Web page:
Ethiopians are voting in regional and parliamentary elections as ethnic tensions deepen and hunger worsens.
It is the first test of the popular vote for the Ethiopian prime minister, Abiy Ahmed, and his Prosperity Party since he took power in 2018.
The polls which were supposed to have been held last August were delayed due coronavirus pandemic.
Nearly a fifth of the constituencies aren’t taking part in the election because of insecurity and irregularities.
They include the whole of the northern Tigray region where civil war has prompted a humanitarian crisis.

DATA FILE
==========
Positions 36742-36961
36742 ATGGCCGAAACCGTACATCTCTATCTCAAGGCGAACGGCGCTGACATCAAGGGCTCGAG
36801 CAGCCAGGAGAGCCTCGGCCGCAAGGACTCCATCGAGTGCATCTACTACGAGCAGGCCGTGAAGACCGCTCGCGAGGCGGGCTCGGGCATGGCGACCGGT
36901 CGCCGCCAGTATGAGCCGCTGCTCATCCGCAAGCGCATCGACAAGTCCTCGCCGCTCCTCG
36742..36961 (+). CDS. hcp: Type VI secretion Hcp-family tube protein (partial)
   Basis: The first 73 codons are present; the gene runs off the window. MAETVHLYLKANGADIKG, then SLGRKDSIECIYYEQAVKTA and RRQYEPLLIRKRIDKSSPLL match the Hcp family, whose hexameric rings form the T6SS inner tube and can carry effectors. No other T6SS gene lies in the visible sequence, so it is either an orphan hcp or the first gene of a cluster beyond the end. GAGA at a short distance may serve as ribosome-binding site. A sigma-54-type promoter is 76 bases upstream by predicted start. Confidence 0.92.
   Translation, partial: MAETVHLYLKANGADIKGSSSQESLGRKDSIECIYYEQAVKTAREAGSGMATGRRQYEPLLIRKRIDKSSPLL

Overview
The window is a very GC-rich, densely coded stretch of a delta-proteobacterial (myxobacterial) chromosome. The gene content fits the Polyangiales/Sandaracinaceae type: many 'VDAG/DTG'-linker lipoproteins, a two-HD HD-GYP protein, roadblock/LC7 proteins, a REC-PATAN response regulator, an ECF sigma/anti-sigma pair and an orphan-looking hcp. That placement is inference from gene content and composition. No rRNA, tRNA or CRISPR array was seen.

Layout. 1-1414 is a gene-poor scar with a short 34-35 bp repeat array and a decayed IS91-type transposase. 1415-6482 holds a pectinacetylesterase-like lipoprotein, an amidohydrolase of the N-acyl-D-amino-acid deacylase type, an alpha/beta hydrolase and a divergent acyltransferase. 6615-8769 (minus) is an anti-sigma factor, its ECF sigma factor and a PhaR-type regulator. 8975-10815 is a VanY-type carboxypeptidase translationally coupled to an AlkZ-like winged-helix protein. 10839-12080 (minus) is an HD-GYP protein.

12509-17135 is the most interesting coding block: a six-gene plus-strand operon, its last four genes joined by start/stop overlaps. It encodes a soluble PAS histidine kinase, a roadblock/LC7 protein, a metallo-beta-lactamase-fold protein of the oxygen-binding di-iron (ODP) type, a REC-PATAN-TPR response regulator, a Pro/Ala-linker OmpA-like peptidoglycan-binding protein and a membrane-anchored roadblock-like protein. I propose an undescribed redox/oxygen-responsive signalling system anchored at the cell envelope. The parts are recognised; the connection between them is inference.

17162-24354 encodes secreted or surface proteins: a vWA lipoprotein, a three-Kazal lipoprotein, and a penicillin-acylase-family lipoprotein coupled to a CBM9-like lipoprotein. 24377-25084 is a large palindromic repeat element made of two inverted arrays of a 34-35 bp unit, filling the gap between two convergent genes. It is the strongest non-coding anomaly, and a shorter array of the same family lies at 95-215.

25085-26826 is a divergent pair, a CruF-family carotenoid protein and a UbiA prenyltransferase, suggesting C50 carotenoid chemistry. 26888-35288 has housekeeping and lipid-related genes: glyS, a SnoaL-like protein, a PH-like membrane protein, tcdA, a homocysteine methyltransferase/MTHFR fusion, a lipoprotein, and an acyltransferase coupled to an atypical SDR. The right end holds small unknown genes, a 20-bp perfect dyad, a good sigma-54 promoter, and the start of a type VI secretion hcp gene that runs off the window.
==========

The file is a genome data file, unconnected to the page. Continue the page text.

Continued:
The military and police patrols here reflect the tensions in Ethiopia, which are overshadowing this election.
Some parties in Ethiopia’s most populous region, Oromia, have said they would boycott the election.
The Oromo Liberation Front (OLF) pulled out in March, citing the jailing of some of its leaders.
OLF is one of the oldest parties in Ethiopia with a huge following in Oromia, where Prime Minister Abiy Ahmed comes from.
Ethiopia is a country of nations and various ethnic groups forged together. Increasingly, many of them are pushing for greater autonomy.
With this election, Mr Abiy is offering the idea of Ethiopia first – before individual differences. He’s hoping the country will support it.